No matter how detailed and passionate someone describes his vacation to you, nothing compares to being there. The same holds true for assessing change and moving it forward: nothing compares to being there . . . there meaning with the people who are actually implementing the change.
Following up, repeating instructions, goals and reasons and allowing employees to experience us are vital techniques in moving our change effort forward. We can summarize all of these under “management by walking around” (MBWA – [detailed PDF]). As the analogy above implies, we cannot delegate ourselves to others.
Erwin Rommel, a World War II German general, was famous for touring and operating near the front lines so he could see the success and pace of his orders. As Rommel said:
A man must observe and learn for himself, since reports from second-hand sources cannot be relied upon as a base for important military decisions.
This becomes even more important if we personify the change, if employees view us as the initiators of the change. This means, via MBWA, employees will think change merely when seeing us; we need no words.
For example, at one presentation, a community banker said her President was visiting newly acquired branches in an acquisition about an hour’s drive away, but they were still experiencing problems changing the culture. By questioning her definition of visiting, I discovered he was only visiting once a quarter. He needed to be there at least every two to three weeks. How can employees change when they don’t even see their new leader?
MBWA requires patience but results will follow if we apply relentlessly, tap our full personal power and employ the other tactics in this series. Change does not move forward from our offices but rather from the front lines.
A owner of a top-flight commercial painting company once said to me, “Mike, prepping the surface is 90% of the paint job.” When we rely on ideas or vision, and the presentation of “pros and cons” and “what’s in it for me” to breach the challenges involved in moving an organization’s culture toward change, we are essentially just slapping new paint over old without cleaning, scraping or sanding the surface.
In addition to relationships, setting the mood is part of prepping. Here, understanding the 40-year-old Velten Mood Induction (MI) procedure is helpful.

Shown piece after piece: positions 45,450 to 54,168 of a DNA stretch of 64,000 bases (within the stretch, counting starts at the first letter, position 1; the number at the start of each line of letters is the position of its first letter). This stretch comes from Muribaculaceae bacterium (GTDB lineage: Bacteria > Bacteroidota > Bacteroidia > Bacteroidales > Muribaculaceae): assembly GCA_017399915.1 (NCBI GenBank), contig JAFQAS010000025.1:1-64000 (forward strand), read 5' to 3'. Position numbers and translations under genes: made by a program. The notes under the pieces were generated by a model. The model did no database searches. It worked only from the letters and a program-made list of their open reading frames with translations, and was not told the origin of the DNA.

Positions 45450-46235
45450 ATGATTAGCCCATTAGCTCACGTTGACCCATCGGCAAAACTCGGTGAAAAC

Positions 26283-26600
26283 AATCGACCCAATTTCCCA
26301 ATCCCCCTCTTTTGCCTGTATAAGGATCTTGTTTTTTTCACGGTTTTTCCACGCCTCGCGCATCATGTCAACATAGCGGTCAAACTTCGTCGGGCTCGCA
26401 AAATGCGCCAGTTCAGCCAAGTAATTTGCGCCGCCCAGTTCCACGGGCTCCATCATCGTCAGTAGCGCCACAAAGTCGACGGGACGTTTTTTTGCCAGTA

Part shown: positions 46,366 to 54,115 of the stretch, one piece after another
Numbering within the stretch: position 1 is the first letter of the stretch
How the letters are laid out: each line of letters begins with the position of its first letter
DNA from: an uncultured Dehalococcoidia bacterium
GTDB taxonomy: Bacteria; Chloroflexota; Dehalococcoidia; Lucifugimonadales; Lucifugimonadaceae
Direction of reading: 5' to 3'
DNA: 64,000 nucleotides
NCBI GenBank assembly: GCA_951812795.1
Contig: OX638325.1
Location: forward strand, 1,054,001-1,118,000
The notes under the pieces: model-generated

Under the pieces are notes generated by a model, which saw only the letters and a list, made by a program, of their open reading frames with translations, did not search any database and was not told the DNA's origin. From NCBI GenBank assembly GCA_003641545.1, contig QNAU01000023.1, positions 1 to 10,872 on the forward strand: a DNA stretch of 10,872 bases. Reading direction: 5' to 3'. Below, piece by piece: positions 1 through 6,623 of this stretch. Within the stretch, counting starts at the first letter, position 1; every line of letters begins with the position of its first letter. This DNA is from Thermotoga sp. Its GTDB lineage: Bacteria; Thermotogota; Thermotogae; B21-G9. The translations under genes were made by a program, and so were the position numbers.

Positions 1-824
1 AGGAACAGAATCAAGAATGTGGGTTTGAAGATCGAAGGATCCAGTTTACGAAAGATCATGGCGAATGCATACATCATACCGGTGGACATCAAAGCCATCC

Very simply, Velten MI puts people in a positive mood by having them say positive things. Over time the procedure came to include other moods. Researchers use MI very often to see how mood’s change our thoughts and behaviors. For example, subjects reading violent things tend to then have aggressive moods. We often experience MI when we watch movies and plays or listen to music; happy ones will tend to put us in a happy mood, sad ones in sad moods. We see politicians using MI to prep a nation for war or major legislation change (i.e. civil rights, healthcare).
Additionally, MI has very specific, business applications too. For example, we can put people in a more goal-oriented mood simply by talking about goals, outcomes and results. MI can also help us establish a more cooperative, collaborative culture. Thus, using it we can set the mood for change through regular communications and interactions over time. It doesn’t mean presenting specific plans; it means positioning – in a general sense – that change is necessary.
MI works because people tend to become more comfortable with change as they think and discuss it. It’s also why we don’t want to spring change on people as a surprise.
Managers delegate to their people; sometimes they empower them. Regardless, managers have a tendency to dump. Dumping occurs when managers feel the need to clean their plates. Sometimes this occurs just to demonstrate they acted upon a task assigned to them by saying, “Yes, I’ve assigned it to Mike.” Other times it occurs because some managers just need to feel part of the “clean plate” club or to scratch something off their “To Do List.”